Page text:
Ronald Moore (Alberta politician)

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Ronald Armor Moore (July 28, 1925 – January 9, 2010)[1] was a provincial level politician and columnist in Alberta, Canada. He served as a member of the Legislative Assembly of Alberta from 1982 to 1993.

Early life[edit]

Moore was involved with fund raising efforts to help purchase Lacombes old Catholic Church for the Lacombe Legion to use as their hall in 1950.[2]

Political career[edit]

Moore was elected to his first term in the Alberta Legislature in the 1982 Alberta general election. He won the electoral district of Lacombe defeating three other candidates with a landslide to hold the district for the Progressive Conservatives.[3] On August 1, 1984 Moore opened the Legion Sunset Campground with Minister of Recreation and Parks Peter Trynchy.[4]

Moore won re-election in the 1986 Alberta general election. He defeated New Democrat candidate Ken Ling to win the two race in a landslide.[5] He was re-elected to his third term in office in the 1993 Alberta general election winning a reduced but comfortable plurality.[6]

In his final term in office Moore played a critical impact in the 1992 Alberta Progressive Conservative Leadership election. He is most famously known for delivering critical rural support of 35 Members of the Legislative Assembly of Alberta to help Ralph Klein win the Progressive Conservative leadership against Nancy Betkowski. Moore forced Ralph Klein and Rod Love to promote a fiscally conservative platform to renew the party in the face of deficit budgets and free spending scandals brought on by the leadership of former premier Don Getty. He retired from public office at dissolution of the Legislative Assembly in 1993.

Late life[edit]

Moore pushed Lacombe Town Council to establish a Veterans Millennium Project. On September 27, 1999 council passed a motion allowing the planting of Colorado blue spruce tree's and a bronze plaque along a major street to honor war dead.[7] The motion passed along with a fundraiser organized by Moore raised $20,000.00 towards funding the project.[8]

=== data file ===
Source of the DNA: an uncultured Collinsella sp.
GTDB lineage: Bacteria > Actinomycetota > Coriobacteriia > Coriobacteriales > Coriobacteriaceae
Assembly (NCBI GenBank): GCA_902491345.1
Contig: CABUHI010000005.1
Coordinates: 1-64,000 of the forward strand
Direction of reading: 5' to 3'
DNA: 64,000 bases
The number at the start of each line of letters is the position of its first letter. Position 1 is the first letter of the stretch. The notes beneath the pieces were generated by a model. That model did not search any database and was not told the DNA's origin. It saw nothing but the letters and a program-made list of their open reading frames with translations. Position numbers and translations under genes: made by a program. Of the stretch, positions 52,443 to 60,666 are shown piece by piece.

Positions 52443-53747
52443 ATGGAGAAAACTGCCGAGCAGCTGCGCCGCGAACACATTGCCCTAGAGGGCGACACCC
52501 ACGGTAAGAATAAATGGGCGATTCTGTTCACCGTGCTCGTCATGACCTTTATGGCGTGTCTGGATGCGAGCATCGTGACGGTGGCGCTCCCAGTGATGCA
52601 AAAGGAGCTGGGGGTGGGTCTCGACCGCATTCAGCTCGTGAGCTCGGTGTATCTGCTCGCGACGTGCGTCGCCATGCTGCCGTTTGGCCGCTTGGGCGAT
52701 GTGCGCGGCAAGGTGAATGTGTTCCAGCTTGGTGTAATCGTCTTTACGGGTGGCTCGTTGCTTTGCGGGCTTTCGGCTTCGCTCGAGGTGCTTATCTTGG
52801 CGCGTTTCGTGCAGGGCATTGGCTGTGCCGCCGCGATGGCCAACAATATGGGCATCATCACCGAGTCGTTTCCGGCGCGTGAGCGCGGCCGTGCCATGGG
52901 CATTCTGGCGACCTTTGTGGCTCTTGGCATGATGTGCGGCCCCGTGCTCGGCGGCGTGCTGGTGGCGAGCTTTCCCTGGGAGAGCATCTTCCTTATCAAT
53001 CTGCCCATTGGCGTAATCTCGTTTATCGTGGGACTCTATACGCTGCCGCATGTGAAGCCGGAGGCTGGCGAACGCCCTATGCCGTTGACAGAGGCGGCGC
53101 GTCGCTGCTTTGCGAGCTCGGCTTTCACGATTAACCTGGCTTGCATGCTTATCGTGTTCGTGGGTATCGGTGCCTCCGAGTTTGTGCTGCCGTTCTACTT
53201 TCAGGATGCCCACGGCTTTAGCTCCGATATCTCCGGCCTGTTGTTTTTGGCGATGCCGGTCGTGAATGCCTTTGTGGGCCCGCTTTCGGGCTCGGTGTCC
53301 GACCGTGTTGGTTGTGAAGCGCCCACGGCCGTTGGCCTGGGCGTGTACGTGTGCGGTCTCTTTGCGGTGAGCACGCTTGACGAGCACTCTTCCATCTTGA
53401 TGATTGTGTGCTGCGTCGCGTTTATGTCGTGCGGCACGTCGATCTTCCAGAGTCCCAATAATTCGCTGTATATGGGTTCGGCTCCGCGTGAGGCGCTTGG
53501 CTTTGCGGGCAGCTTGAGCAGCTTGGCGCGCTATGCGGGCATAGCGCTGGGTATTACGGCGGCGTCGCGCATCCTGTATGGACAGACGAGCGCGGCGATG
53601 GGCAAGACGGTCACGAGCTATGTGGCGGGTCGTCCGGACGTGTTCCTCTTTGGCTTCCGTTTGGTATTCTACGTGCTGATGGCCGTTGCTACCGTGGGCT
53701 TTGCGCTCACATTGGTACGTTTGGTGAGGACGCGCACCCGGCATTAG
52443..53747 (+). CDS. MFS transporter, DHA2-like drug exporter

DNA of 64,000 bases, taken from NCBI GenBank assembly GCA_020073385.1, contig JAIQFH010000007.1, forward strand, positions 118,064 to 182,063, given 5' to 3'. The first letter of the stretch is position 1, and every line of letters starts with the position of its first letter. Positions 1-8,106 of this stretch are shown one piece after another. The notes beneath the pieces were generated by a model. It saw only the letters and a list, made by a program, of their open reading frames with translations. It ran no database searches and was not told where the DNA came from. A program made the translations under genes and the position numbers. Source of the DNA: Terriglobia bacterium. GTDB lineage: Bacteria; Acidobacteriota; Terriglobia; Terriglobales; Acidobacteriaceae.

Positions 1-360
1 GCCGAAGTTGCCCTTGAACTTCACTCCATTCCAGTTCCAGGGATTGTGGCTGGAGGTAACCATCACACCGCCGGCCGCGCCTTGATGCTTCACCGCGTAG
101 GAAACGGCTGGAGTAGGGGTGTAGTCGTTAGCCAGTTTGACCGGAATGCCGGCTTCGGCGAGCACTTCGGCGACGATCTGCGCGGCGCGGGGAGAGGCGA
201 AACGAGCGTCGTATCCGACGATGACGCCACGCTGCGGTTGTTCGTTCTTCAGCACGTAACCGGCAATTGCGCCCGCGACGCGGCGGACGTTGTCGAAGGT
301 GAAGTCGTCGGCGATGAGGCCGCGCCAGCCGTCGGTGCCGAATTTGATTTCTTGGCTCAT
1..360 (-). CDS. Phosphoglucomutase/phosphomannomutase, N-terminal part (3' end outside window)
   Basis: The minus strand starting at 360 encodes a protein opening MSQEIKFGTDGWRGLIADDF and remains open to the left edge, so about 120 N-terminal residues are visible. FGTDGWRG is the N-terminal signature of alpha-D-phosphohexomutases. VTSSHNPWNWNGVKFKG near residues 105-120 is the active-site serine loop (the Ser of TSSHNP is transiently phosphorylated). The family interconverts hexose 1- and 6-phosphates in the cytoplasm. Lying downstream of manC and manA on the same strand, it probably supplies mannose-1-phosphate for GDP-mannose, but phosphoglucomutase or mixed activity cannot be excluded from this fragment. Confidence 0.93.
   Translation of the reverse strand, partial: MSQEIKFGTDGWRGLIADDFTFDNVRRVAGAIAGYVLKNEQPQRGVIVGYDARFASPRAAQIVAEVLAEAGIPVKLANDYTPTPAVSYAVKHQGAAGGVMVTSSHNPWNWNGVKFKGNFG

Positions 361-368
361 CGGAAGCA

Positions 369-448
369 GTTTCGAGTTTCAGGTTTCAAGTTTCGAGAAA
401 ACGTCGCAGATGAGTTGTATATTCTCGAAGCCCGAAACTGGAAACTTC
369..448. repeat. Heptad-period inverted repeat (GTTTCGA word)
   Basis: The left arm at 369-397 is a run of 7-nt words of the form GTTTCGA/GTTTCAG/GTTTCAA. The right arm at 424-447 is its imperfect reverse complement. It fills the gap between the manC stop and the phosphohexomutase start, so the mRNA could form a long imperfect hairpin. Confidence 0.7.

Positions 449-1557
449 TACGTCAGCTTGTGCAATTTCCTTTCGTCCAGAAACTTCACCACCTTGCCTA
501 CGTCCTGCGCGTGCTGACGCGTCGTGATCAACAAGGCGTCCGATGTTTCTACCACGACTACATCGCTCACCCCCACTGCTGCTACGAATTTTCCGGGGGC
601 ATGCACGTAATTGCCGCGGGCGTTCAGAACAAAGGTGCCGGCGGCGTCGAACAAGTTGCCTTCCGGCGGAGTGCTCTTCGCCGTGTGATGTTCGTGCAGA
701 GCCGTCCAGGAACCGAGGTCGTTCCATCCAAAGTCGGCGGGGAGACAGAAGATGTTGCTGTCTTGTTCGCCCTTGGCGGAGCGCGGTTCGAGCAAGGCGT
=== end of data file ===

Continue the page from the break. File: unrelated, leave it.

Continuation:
References[edit]

  1. ^ [1]
  2. ^ "Brief History of the Lacombe Legion". Lacombe Legion. Retrieved 2008-04-28.
  3. ^ "Lacombe election results 1982". Alberta Heritage. Archived from the original on 2011-06-12. Retrieved 2008-04-28. Cite uses deprecated parameter |deadurl= (help)
  4. ^ "Lacombe Legion Sunset Campground". Lacombe Legion. Retrieved 2008-04-28.
  5. ^ "Lacombe election results 1986". Alberta Heritage. Archived from the original on 2011-06-12. Retrieved 2008-04-28. Cite uses deprecated parameter |deadurl= (help)
  6. ^ "Lacombe election results 1989". Alberta Heritage. Archived from the original on 2011-06-12. Retrieved 2008-04-28. Cite uses deprecated parameter |deadurl= (help)
  7. ^ "Council Minutes". Town of Lacombe. September 27, 1999. Archived from the original on December 16, 2012. Retrieved 2008-04-28. Cite uses deprecated parameter |deadurl= (help)
  8. ^ "Lacombe Commitment Report" (PDF). Town of Lacombe. 2004. p. 10. Archived from the original (PDF) on 2004-09-21. Retrieved 2008-04-28. Cite uses deprecated parameter |dead-url= (help)

External links[edit]

Legislative Assembly of Alberta
Preceded by
Jack Cookson
MLA Lacombe
1982–1993
Succeeded by
District Abolished